TURLOCK — A city consultant came up with a plan to install landscaping along Golden State Boulevard that is attractive, sustainable and environmentally friendly. But it's also going to cost a lot more than what's there now, and that money just isn't there.
City Council members Tuesday night delayed action on a contract with Gates and Associates, a Bay Area firm hired to generate a landscape design plan, as well as way-finding signs for downtown and areas by Highway 99.
Council members put the contract on hold in July, pending cost estimates for maintenance of the landscaping portion. Debbie Whitmore, deputy director of development services, said the maintenance cost would be about $72,000 a year, up from $3,700 this year.
"It would seem foolish to go any farther with this," Councilman Kurt Spycher said. "We can't afford it. We're struggling to figure out how to keep streetlights on in this economic climate."
But Whitmore also pointed out that the money for the contract was allocated last year from Turlock's redevelopment funds. The roughly $3,700 the city was considering spending Tuesday night came from work that wasn't completed — and therefore not billed — by the end of the contract.
The delay happened in part because Gates had negotiated with the state Department of Transportation over plans for the interchange at Golden State and Monte Vista Avenue.
"Because the work wasn't completed, money can't be spent until it's reappropriated," City Manager Roy Wasden said. "But the money is part of the original contract to complete this landscape plan. We're not asking for new RDA dollars."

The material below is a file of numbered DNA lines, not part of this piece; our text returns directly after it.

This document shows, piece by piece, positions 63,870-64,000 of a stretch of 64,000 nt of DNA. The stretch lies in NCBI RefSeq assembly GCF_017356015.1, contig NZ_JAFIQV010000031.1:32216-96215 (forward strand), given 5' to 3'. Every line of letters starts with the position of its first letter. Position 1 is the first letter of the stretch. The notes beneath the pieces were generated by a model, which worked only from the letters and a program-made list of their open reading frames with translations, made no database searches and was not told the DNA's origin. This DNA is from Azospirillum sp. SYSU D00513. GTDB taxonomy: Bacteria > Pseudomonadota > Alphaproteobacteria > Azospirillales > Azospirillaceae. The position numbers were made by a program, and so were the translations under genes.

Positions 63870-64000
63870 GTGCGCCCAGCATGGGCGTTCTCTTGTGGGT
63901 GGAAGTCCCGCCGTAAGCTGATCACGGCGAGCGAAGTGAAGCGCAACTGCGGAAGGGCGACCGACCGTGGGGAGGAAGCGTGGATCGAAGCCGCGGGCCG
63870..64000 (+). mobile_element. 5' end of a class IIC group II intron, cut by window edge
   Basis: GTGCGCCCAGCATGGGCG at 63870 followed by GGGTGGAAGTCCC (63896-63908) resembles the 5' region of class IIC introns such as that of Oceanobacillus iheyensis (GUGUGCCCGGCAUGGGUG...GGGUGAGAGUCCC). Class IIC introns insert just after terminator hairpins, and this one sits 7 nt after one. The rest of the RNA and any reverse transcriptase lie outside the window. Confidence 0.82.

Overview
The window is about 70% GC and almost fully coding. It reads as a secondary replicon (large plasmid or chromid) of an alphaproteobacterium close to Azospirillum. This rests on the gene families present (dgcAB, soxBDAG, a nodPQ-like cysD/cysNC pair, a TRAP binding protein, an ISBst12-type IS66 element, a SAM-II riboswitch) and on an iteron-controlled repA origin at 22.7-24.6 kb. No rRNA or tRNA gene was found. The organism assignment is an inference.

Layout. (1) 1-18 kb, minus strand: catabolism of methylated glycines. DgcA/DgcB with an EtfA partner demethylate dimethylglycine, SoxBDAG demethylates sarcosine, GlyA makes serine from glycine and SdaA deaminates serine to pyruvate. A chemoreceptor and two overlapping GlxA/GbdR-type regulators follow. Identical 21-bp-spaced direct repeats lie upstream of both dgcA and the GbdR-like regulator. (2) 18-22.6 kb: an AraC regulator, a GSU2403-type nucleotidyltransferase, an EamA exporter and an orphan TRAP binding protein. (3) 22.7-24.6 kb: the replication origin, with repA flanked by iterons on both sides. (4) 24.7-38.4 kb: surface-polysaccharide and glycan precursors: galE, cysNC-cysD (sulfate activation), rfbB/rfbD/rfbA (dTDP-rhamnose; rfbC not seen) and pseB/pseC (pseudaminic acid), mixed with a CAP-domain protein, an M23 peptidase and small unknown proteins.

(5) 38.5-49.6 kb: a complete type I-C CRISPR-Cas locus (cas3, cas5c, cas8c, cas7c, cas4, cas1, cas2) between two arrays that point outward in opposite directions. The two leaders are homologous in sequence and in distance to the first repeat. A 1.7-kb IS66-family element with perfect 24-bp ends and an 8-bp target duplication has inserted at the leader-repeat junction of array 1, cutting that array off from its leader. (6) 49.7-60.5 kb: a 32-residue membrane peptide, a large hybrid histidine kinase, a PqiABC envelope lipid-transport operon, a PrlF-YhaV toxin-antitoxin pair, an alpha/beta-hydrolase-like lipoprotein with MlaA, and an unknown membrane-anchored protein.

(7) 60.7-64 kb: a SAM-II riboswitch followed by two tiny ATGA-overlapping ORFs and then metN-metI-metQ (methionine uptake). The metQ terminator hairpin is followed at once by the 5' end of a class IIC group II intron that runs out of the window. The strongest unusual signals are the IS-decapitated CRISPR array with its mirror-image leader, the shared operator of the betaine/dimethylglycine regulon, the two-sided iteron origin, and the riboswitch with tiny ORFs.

Whitmore said the council could approve the contract, and the plan, and direct Gates to come back with options that wouldn't cost as much to maintain. And she said staff members could talk to business and property owners about potentially paying for maintenance through a landscaping assessment district.
"I really don't see it being very feasible that people are going to voluntarily tax themselves," Spycher said.
In the end, the council delayed action on the contract to give City Attorney Phaedra Norton time to look at it and see if the city would be in breach by not paying the remaining portion. The vote was 4-1, with Councilwoman Mary Jackson the lone "no" vote.
"I can look at the contract and its specific provisions," Norton said. But, she cautioned: "We may have conflict in how I interpret it and how the contractor interprets it."
Bee staff writer Patty Guerra can be reached at email@example.com or 578-2343.